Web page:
While many cybercriminals steal large amounts of crypto and use it for nefarious purposes, North Korea’s illicit activities in this area are of particularly grave concern because the Hermit Kingdom is using the proceeds to fund its nuclear weapons program as well as conventional arms. To that end, Pyongyang in early October launched a ballistic missile over Japan, prompting the Japanese government to order 5 million residents of the country to seek immediate shelter. It was the first North Korean missile to fly over or past Japan since 2017. Prime Minister Fumio Kishida condemned the missile test as a “barbaric” act.
The largely unregulated and anonymous nature of cryptocurrency is providing a lifeline to the North Korean regime, which faces harsh U.S.-imposed financial sanctions that limit its ability to easily access foreign fiat currency. A watershed moment came in the mid-2000s when the U.S. Treasury Department went after the obscure Macau-based Banco Delta Asia, which had handled transactions, including sales of gold bullion, for a range of North Korean government companies and entities for more than two decades. Under Section 311 of the PATRIOT Act, the U.S. Treasury Department designated Banco Delta Asia as a “primary money laundering concern” and informed the lender it might be excluded from any dealings with the American financial system. Banco Delta Asia subsequently severed its ties with North Korea.
Banco Delta Asia’s move likely had a ripple effect. As of 2007, media reports suggested that about two dozen financial institutions globally voluntarily reduced or terminated their business with North Korea.
Crypto exchanges in South Korea play a crucial role in North Korea’s financial crime. Pyongyang uses them to liquidate stolen decentralized digital currencies that it then transfers to a third country and later delivers back to North Korea. Chainalysis estimates that hackers from North Korea have sent some US$52.46 million worth of cryptocurrencies to digital asset exchanges in South Korea since 2019 to evade sanctions or launder money.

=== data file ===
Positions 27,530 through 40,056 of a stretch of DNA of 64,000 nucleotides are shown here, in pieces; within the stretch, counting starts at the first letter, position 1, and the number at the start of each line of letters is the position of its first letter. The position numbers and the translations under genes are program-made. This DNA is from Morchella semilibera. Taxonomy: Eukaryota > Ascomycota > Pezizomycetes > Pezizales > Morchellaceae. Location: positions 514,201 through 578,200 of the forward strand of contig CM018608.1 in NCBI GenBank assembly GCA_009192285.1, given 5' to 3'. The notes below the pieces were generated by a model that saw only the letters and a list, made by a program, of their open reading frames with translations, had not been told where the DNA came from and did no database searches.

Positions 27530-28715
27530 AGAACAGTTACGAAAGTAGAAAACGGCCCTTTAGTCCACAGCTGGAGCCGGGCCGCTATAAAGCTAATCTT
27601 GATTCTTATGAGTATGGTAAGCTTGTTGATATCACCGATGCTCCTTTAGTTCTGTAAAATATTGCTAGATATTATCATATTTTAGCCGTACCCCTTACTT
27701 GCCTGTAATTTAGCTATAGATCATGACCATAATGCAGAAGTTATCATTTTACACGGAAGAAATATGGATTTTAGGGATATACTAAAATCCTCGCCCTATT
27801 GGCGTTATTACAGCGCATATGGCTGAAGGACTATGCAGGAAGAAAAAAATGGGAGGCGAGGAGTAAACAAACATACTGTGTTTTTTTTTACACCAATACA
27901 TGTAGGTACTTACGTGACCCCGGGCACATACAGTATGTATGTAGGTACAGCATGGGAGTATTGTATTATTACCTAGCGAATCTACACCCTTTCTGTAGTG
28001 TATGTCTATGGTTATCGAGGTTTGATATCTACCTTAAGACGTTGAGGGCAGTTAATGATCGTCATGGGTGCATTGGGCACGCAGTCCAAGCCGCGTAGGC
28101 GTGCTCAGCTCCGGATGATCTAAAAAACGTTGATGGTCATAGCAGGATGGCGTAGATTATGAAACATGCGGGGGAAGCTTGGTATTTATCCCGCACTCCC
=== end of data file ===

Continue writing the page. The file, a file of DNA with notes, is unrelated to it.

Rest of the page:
North Korea has long been suspected of such illicit activity. The data could help prove the allegations are true, and pave the way for South Korean authorities to take necessary action. Though South Korea has over the past two years introduced regulation – the Special Financial Transaction Information Act and the Travel Rule – to crack down on illegal activity in the cryptocurrency sector, it does not appear to be yet deterring the North Koreans. The Travel Rule has limited capability to stop transactions using identity theft or under a borrowed name.
At the same time, Japan’s national police have pinned North Korean hacking group, Lazarus, as the organization behind several years of crypto-related cyber attacks. In a public advisory statement sent out on Oct. 14, Japan’s National Police Agency (NPA) and Financial Services Agency (FSA) sent a warning to the country’s crypto-asset businesses in which it asked them to stay vigilant of “phishing” attacks by the hacking group.